Background: Organ distribution and internal procedures often delay kidney transplantation into nighttime. Consequently, surgeons start the operation at a time different from normal working hours, and nighttime work is accompanied by higher incidence of complications. Surgical complications in kidney transplantation often require reoperation, and graft survival can be affected. The aim of our study was to evaluate the impact of the time starting transplantation had on complications and graft survival.
Methods: Between 1994 and 2004, a total of 260 patients underwent kidney transplantation. Of these, 166 of 260 (64%) operations were initiated between 8 a.m. and 8 p.m. (day-kidney) and 94 of 260 operations (36%) between 8 p.m. and 8 a.m. (night-kidney). Mean follow-up was 43 months (range, 0-121 months).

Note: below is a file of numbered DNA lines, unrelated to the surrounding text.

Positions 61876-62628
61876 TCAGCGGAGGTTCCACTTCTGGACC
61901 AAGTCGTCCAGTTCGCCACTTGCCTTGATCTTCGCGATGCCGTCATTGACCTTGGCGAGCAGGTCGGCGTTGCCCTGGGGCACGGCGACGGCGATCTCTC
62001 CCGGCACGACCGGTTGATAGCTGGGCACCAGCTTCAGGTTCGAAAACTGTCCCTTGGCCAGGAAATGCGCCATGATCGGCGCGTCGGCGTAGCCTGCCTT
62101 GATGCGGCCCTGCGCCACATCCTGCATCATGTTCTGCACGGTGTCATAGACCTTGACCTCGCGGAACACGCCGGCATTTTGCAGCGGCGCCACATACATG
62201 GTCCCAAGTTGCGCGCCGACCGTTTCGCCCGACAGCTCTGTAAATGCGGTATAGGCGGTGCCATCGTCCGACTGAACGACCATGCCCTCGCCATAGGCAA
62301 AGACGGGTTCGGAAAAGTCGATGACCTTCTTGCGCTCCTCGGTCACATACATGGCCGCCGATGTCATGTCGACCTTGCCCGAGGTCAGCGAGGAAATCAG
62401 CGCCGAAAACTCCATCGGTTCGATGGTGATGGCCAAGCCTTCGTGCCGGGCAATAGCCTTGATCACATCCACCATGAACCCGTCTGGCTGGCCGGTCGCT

Results: Overall graft failure rate was 8.1% 12 months and 12.7% 60 months after engraftment, respectively. Nighttime operation was associated with a higher risk of graft failure. Twenty-four of 260 patients (9.1%) underwent reoperation within 30 days after transplantation. Reoperation rates (night-kidney: 16 of 94 patients [16.8%], day-kidney: 8 of 166 patients [6.4%]) differed significantly between both groups. Reoperation was associated with risk of graft failure (P < .05, Cox proportional hazard).
Conclusions: Nighttime surgery enhances the risk for complications and graft failure. Delaying kidney transplantation of a night-kidney to the following day may be worthwhile, even risking prolonged cold ischemia time.